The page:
News

Largest march in Eureka city history

"DR. NANCY" FROM BROOKINGS, OREGON, SUPPORTING EUREKA'S WOMEN'S MARCH THAT TOOK PLACE SATURDAY, JANUARY, 21.

Local people gather for women’s rights

Photos and Story By: Carlos Olloqui

What began as a simple Facebook event post has now turned into a worldwide grassroots movement.

Teresa Shook, a Hawaiian resident angered by the 2016 election results, decided to make a Facebook event and invited 40 of her friends to a “March on Washington,” on the day after the inauguration.

That very next morning she woke up to over 10,000 responses to her Facebook event. Shook, alongside others with the same emotions, came together to form the Women’s March.

Their mission – to “invite individuals and organizations committed to equality, diversity, and inclusion and those who understand women’s rights as human rights to join local coalitions of marchers in representing the rights and voices of progressive people around the world.”

On Jan. 21, more than 670 Women’s March rallies occurred throughout the country. One of those marches shut down much of Old Town Eureka Saturday evening.

Women and men, girls and boys all packed the streets of the C Street Market in Eureka. The event began with a few guest speakers followed by a march through the streets of Old Town Eureka.

Guest speakers, such Ramona Bell, Cheryl Seidner, Wendy Ring and Terry Uyeki, spoke about how the marchers could promote change during Donald Trump’s presidency. 

“We need to be together, as the mass of humanity, with all our diversity in order to join up and be powerful, and challenge the other powers that are trying to oppress us,”Arcata local Joanne McGarry said.

McGarry is a member of Stand for Peace, a local group that gathers every Friday afternoon in the Arcata Plaza and stands for something they believe in.

“We stand for peace,” said McGarry. “It’s been happening for 13 years, you can stand for whatever kind of people you want and for as long as you want.”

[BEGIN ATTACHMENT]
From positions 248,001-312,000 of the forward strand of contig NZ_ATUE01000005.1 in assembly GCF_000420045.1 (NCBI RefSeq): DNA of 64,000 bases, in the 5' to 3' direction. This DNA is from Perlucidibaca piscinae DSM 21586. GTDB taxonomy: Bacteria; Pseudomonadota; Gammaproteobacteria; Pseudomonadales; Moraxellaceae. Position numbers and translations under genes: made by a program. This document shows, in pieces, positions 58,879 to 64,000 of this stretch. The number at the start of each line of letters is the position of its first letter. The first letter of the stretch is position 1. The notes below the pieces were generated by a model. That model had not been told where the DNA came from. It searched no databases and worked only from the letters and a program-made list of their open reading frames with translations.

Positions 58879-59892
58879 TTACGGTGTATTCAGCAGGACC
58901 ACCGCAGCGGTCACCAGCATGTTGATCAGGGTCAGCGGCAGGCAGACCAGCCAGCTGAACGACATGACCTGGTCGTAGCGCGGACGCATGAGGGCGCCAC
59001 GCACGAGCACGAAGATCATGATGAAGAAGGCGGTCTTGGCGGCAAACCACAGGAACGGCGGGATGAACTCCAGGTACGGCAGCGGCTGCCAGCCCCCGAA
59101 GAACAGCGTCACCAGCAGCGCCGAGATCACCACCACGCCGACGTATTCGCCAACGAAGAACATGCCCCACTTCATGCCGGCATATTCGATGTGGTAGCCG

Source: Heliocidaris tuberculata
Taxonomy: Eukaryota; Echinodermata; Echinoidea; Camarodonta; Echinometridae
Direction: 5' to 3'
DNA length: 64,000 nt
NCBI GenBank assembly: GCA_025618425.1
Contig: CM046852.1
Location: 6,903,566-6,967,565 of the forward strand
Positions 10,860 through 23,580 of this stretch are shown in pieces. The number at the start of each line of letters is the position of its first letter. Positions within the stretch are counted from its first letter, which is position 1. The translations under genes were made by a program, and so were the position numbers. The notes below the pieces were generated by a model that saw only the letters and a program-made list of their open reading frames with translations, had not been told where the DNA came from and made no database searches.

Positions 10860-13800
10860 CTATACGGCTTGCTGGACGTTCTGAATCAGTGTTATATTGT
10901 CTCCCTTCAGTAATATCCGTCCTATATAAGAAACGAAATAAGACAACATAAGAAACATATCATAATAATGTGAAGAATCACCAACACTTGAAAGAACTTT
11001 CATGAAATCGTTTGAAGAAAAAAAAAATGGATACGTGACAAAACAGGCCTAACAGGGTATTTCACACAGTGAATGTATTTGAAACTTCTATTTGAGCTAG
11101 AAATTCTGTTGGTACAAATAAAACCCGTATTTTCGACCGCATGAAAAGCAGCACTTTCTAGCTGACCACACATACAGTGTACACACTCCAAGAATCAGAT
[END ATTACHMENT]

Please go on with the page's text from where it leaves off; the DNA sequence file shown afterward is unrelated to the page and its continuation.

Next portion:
An estimated 2,000 people attended the march according to Eureka Police Department Chief Andy Mills.

Barbara Keating, a former HSU employee, was one of those people.

Julie Rofman and Iris Koski showing support for the Women’s March Saturday, Jan. 21 2017 in Eureka, California.

“I’m a 67-year-old white women, I do not have a target on me,” Keating said. “But this is the first election that I’ve been afraid, and not for me, but for my fellow citizens.”

This was not only a march for “girl power vs Trump power.” The protestors hit the streets for a range of reasons including immigration, health care, income equality, and the environment.

“I just don’t think we have time to waste on four years of climate change denial,” Eureka resident, Syd Munguia said. “I also think it’s a tragedy that so many millions of people are going to lose their health care, that’s what got me here today.”

Protestors say it’s time for peace. No matter your race, your gender, your color, your social status, your sexual orientation, or even your political views, it’s simply time for peace.

“Our earth needs protection,” protest marcher, Nini Nature said. “No more hate.”

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